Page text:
New JobPosted: June 12, 2017
By now, many of you have figured out I moved to a new job as an Audit Director at AT&T. The first question I get asked when people find out I have a new job is did AT&T ask you to move or did you ask to move. My answer is always, “yes.” Moving to a new job provides me an opportunity to learn new skills, reacquaint myself with things I have done in the past and see parts of AT&T I didn’t get to see much of as the Accounting Policy Director. It also allows AT&T to develop skills in others – my replacement was a promotion from within my old group – and create a deeper bench of talent for the future. I spent seven years in the Accounting Policy job which was the longest I ever spent in a single job at AT&T. Twenty-five years, nine jobs (before my latest move) – you can do the math and see that my tenure in the policy job was three times the length of my average tenure in a job at AT&T.
That was really too long in a single job, but it happened for a variety of reasons including the release of significant new standards and the merger with DirecTV right when I would have looked to move. That meant it was better for AT&T for me to stay in the position; and because I enjoyed the work so much, who was I to argue? Now, we’ve worked through most of the technical accounting issues on the significant new standards, even if we haven’t fully implemented them yet; so it was as good a time as any to move on.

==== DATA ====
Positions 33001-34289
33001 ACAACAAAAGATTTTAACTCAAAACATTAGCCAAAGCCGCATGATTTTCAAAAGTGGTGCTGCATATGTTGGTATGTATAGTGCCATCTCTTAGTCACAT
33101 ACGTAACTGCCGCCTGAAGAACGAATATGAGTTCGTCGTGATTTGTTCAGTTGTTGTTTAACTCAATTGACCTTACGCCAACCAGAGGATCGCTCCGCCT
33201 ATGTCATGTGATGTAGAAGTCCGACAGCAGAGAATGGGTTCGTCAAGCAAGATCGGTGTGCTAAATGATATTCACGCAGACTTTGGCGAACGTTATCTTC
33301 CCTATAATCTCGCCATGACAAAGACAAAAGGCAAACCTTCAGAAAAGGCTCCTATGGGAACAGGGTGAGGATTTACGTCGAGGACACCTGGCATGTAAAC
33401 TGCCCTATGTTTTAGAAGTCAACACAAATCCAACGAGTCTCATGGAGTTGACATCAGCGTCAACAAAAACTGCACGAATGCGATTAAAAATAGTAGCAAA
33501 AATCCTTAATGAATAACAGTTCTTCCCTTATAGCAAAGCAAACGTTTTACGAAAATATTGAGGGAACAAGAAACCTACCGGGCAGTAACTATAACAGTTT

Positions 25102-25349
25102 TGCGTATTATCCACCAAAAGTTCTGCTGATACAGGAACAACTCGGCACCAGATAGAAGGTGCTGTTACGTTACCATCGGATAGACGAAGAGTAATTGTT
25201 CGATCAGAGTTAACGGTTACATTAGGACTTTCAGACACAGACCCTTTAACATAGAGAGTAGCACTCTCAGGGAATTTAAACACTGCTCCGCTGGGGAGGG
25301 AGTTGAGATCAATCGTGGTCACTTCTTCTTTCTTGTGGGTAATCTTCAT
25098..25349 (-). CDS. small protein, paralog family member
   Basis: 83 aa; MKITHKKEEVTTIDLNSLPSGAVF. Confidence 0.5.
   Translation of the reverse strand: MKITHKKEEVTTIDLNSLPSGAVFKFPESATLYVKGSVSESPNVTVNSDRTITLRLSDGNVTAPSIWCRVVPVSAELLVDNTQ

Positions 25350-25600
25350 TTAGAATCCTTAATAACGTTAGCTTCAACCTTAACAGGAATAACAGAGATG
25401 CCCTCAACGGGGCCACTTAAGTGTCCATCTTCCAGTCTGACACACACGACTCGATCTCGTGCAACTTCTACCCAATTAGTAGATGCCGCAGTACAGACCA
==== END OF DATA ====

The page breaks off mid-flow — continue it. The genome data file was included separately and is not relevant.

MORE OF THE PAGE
The next question I get is why would AT&T move you; you’re so good at accounting policy? I appreciate the compliment, but buried in that statement is also an implied comment that no one else can do the job as well as me. I don’t believe that for one second. No one is irreplaceable, and I never figured I was. In fact, I don’t want to be irreplaceable because that means I’m also unmovable. That means I can’t take that next great opportunity within the company when it comes along. I made sure that members of my team could replace me (there was more than one that could, which in a nice way made the decision on who to replace me with hard). In fact, the proudest part of my move to a new job was seeing someone I had worked with for seven years promoted to take over the leadership of the policy group at AT&T.
Replacing someone, however, does not mean you have to do everything the way that person did. The advice I gave my successor was don’t try to be me. I was not perfect; there were things I could have done better or differently. So I told her, be yourself and build on the organization you inherited in your own way. Your areas of focus may be in parts of the job that needed more attention that I could or was willing to give. That is the benefit of moving people around. It provides a fresh perspective on the work and hopefully makes the organization even better.
While I was never bored in dealing with all of the technical accounting issues – there was always another challenge – I was becoming jaded in some ways. My new job will let me look at new and different issues with a fresh set of eyes. Just the thought of that is invigorating. And that is what I love about working for a company like AT&T. When I move on to a new job, it’s not just the same job at a different company. It’s a new job with different challenges. And even better, I get to keep all my tenure.